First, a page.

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Behavioral Evidence for Individual Recognition in Japanese Quail

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Two studies were performed to explore the ability of male Japanese quail to discriminate between individual females, and between individual males within a context related to reproduction. Male quail were found to spend more time in front of and looking through a window providing visual access to a female with which they were repeatedly allowed to copulate, compared to a female with which they had never been allowed to copulate. In contrast, when males were allowed to freely interact with both females, no differences were observed in consummatory measures of sexual behavior. With respect to a male's ability to discriminate between individual males, during repeated pairings between the same males, dominant males displayed an elevation in cloacal contact movements (CCM) compared to their subordinate partners. The difference in CCM between members of each pair developed over several days suggesting that the males were learning to recognize and respond to one another according to a dominance relationship. During subsequent separate pairings with both familiar (i.e. the birds previously used during the repeated pairings) and novel individuals, both subordinates and dominants were found to crouch more often in the presence of novel birds. Subordinate males were also found to peck more often at a glass partition separating them from a novel dominant compared to a familiar dominant. Male quail thus appear capable of discriminating between individual females and individual males as indicated by behavioral measures relevant to reproduction.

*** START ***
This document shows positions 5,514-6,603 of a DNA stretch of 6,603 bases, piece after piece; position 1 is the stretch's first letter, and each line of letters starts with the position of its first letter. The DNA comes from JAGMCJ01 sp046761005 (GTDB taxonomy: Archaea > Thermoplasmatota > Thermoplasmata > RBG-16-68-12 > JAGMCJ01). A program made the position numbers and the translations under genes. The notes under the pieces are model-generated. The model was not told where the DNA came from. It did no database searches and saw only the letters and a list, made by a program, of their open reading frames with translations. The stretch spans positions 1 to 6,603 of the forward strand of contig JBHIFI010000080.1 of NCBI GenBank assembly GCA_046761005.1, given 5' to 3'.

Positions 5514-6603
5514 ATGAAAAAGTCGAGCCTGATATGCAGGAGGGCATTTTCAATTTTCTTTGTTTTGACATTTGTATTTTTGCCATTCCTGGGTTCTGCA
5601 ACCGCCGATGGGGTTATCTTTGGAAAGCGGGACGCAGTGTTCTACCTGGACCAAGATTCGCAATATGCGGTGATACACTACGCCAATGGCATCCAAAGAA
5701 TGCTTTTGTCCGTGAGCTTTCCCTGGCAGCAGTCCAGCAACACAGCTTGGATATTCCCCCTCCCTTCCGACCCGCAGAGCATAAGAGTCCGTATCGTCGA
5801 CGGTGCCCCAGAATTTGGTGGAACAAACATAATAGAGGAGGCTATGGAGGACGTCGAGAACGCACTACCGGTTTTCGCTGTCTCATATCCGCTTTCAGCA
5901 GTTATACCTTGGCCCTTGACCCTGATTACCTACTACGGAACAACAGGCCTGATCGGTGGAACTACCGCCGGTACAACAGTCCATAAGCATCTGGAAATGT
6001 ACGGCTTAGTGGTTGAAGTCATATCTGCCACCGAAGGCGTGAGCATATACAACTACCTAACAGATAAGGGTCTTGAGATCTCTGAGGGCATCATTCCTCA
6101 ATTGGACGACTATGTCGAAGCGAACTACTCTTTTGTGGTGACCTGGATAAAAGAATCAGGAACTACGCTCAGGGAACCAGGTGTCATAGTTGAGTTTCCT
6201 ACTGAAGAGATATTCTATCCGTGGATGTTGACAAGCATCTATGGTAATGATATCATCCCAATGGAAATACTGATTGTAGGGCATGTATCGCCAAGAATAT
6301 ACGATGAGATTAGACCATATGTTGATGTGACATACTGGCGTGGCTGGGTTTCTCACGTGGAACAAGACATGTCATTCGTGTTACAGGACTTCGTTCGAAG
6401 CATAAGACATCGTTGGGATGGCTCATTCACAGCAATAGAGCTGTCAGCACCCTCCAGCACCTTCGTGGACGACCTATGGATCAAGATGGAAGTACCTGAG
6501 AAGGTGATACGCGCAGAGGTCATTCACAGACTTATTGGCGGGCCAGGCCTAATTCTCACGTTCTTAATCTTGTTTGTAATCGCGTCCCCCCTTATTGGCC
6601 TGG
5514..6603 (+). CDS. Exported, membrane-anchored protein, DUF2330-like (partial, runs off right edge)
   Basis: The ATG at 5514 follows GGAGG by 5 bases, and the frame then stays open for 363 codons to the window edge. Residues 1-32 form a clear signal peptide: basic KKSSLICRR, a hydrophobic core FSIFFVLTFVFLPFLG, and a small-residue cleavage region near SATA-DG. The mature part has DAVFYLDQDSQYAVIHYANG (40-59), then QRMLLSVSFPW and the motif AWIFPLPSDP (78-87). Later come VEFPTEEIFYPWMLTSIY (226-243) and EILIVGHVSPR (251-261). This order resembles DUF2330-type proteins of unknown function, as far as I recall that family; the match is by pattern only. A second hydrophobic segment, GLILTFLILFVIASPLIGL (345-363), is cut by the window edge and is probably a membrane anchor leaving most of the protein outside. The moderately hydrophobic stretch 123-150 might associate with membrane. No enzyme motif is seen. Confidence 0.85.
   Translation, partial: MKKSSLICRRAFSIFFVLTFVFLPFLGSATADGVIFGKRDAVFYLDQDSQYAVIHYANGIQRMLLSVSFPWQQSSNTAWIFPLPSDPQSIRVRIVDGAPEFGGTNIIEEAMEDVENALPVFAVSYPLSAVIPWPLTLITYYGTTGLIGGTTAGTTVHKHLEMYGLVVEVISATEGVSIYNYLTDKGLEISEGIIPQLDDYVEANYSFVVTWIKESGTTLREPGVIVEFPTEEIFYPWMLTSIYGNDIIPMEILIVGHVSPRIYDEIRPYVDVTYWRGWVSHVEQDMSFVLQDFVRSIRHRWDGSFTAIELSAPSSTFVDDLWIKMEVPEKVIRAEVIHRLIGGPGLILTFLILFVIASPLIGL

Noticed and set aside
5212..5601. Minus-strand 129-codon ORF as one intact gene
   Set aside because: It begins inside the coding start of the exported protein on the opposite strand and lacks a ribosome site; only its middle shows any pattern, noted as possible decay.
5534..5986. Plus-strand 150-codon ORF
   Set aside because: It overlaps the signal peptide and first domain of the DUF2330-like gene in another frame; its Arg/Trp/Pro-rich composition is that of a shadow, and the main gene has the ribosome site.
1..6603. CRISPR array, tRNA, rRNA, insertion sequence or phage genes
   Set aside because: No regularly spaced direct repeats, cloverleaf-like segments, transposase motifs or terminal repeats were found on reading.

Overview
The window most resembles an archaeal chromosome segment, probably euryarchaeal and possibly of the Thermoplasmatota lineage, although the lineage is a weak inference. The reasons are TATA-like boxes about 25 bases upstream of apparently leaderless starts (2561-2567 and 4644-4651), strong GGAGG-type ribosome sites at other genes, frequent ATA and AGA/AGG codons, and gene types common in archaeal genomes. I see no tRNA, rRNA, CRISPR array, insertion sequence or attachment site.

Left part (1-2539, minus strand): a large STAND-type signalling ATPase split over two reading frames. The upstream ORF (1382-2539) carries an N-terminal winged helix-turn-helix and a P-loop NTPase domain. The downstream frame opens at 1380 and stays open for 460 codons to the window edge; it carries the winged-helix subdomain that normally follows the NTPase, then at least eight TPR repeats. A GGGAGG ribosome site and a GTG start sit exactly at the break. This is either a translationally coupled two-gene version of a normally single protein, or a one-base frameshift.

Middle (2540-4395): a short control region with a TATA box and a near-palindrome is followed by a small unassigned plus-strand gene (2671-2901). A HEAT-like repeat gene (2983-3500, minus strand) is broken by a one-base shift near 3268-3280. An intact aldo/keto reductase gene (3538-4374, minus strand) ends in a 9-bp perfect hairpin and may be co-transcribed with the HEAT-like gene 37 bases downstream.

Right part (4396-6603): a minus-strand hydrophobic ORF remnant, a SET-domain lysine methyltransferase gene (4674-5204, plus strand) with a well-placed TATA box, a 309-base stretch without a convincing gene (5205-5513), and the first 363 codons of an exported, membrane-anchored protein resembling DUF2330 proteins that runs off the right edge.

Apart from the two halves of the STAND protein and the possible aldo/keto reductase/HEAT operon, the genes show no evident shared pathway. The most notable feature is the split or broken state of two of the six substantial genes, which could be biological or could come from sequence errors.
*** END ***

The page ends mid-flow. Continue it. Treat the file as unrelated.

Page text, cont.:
Affiliations: 1: University of Liège, Laboratory of Biochemistry, Research Unit in Behavioral Neuroendocrinology, 17 place Delcour, B-4020 Liège, Belgium, Department of Psychology, 225 Ames Hall, The Johns Hopkins University, 3400 N. Charles St., Baltimore, MD 21218, USA; 2: University of Liège, Laboratory of Biochemistry, Research Unit in Behavioral Neuroendocrinology, 17 place Delcour, B-4020 Liège, Belgium;, Email: jbalthazart@ulg.ac.be

10.1163/156853998792897941
/content/journals/10.1163/156853998792897941
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/content/journals/10.1163/156853998792897941
1998-07-01
2016-12-09

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